Teen Docents from the Ogden Museum of Southern Art touring Dillard University's art collection. Photos by Trent Thomas, who is a teen docent, a junior at L. W. Higgins High School and studies visual arts at New Orleans Creative Center for the Arts (NOCCA.)
Words by L. Kasimu Harris
University Communications & Marketing
Images by Trent Thomas
Ogden Museum of Southern Art
While some high school students use the summer as a respite from their formal education, the learning is continuous for teen docents from the Ogden Museum of Southern Art. Ten students from the program visited Dillard University in late July, when I had the opportunity to lead them on a tour of campus, where they viewed the University’s antiquities and more recent works from students and John Barnes, program coordinator and assistant professor of visual arts.
We started with the history of the Zulu Club exhibit that was displayed in the Will A. Alexander Library. Although the exhibition is not fine art, it is a vital aspect of New Orleans culture. Afterwards, we meandered across the Avenue of the Oaks to the Dillard University Center for Economic Freedom (DUCIEF), where Ezekiel’s Wheel, a large installation by Terry Adkins that was a part of Prospect.3: Notes for Now, is housed in the lobby. The students viewed, shared their interpretations and then discussed the work that was inspired by and included a W. E. B. DuBois’ quote from “The Souls of Black Folk” on double consciousness. Several other notable pieces in DUCIEF were by John Scott, Sue Jane Smock and Elizabeth Catlett, who also taught at Dillard.
"Ezekeil Double Drums installation by Terry Adkins that was a part of Prospect.3: Notes for Now.
“By familiarizing our teens with renowned art departments and introducing them to successful artists, we hope to expose students to the multitude of opportunities and career options available to them,” said Ellen Balkin, education manager at the Ogden. She added that an important goal of the Teen Docent Program is to assist New Orleans area public school students garner success in high school, college and beyond and that visiting campuses is a means to accomplish that aim. Moreover, the students receive a stipend and are trained as docents and lead visitors on tours of the museum with educated insight into the art, and they are also summer camp counselors tasked with creating original works of art to share with community members.
Last year, Ogden’s Teen Docent Program was one among 285 across the country to be nominated and they were one of 12 to receive the 2015 National Arts and Humanities Youth Program Award, the nation’s highest honor for teen development programs. Balkin and a student traveled to Washington, D.C., where First Lady Michelle Obama presented them with the award.
"Encouraging the youth from the community inside of a creative environment, is an excellent way to ensure that they will see a place for themselves inside of the arts," John Barnes, associate professor of visual art, said.
From DUCIEF, the students visited the Office of the President, where works from Hale Woodruff, Ida Kohlmeyer and Gilbert Fletcher, ‘70, among others, are displayed. Barnes met the docents in the art gallery inside the Samuel DuBois Cook Fine Arts Center. He talked about the program and pointed out art from Dillard students and the gallery also had pieces from Barnes. I showed some of my photographs and my performance video and then we talked about my process and inspiration.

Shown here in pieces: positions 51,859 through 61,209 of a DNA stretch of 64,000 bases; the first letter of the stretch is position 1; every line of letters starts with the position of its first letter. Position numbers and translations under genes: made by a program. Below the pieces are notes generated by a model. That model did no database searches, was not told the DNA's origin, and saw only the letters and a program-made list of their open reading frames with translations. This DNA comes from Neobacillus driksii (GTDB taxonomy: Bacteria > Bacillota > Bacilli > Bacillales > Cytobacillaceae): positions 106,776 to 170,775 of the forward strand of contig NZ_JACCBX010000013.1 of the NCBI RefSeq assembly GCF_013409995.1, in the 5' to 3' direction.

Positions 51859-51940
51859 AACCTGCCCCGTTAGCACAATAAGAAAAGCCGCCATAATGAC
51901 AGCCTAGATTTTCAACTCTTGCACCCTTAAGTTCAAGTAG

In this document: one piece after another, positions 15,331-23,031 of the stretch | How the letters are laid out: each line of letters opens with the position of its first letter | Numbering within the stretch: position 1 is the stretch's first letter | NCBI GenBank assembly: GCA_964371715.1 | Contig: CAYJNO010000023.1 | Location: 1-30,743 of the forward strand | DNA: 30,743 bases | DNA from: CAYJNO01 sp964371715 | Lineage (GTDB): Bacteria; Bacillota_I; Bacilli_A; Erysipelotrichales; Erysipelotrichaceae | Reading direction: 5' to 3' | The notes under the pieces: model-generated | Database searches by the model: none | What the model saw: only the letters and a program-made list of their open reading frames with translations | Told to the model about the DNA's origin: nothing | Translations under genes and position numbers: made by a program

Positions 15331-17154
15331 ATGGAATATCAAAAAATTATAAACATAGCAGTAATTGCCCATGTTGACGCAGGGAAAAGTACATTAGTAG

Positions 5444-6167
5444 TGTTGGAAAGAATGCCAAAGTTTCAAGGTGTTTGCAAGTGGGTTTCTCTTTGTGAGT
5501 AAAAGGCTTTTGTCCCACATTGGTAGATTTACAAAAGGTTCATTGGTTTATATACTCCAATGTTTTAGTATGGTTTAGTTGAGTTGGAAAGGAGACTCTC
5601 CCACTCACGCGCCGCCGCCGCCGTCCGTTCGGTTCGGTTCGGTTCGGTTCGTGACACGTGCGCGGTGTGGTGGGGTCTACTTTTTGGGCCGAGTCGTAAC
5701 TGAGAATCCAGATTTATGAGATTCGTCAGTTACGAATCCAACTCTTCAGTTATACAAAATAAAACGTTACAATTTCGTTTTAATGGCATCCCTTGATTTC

“The art at the University is diverse,” said Jon Thomas, a senior at International High School. Additionally, she expressed her intrigue of the classroom experience that Barnes described. Thomas said: “I love how the artists are allowed to be creative in their own way and how no one is telling them how to use their creativity.”
L. Kasimu Harris talking about W. E. B. DuBois and how art is a reflection of society.
There is a link between the classrooms at Dillard and the gallery walls at the Ogden, home to the largest collection of Southern Art in the world. “We look at the Ogden as an extension of campus, in terms of learning the inner working of a museum and the professional art world,” Barnes said. He added that Dillard is a place that merges with their outreach goals and also benefits from the flow of quality students in terms of recruitment. Recently, the Ogden has worked to strengthen its relationships with Dillard University professors and students. Balkin explained that it’s a natural connection because both Barnes and I have exhibited at the Museum and participated in their outreach programming. We were both in the Louisiana Contemporary in 2014 and 2015 Louisiana Contemporary, where Barnes earned first place with “Doe Poppin,” a wooden sculpture. I was also in The Rising, a group photography exhibition that garnered national media attention, in 2015. Last year, Lionell S. Thomas, ‘18, and James McClue, ‘16, participated in the HBCU Art Showcase at the Ogden. In fact, for the last four years, Dillard has maintained a constant presence in the juried Louisiana Contemporary annual exhibition that has a very stringent selection process for the artists it presents. In 2014, Christopher Bunch, ‘14 won the People’s Choice Award in the exhibit and this year Dillard graduates Ernest Littles and Jer’Lisa Devezin are in the Louisiana Contemporary that runs until September 18.
Balkin says she hopes to grow the interconnection and develop new collaborations, soon, that benefit both institutions. She added: “I am especially proud of the fact that two of our Teen Docent alumni [Lionell S. Thomas and Myron Solomon, ‘20] are now students at Dillard.”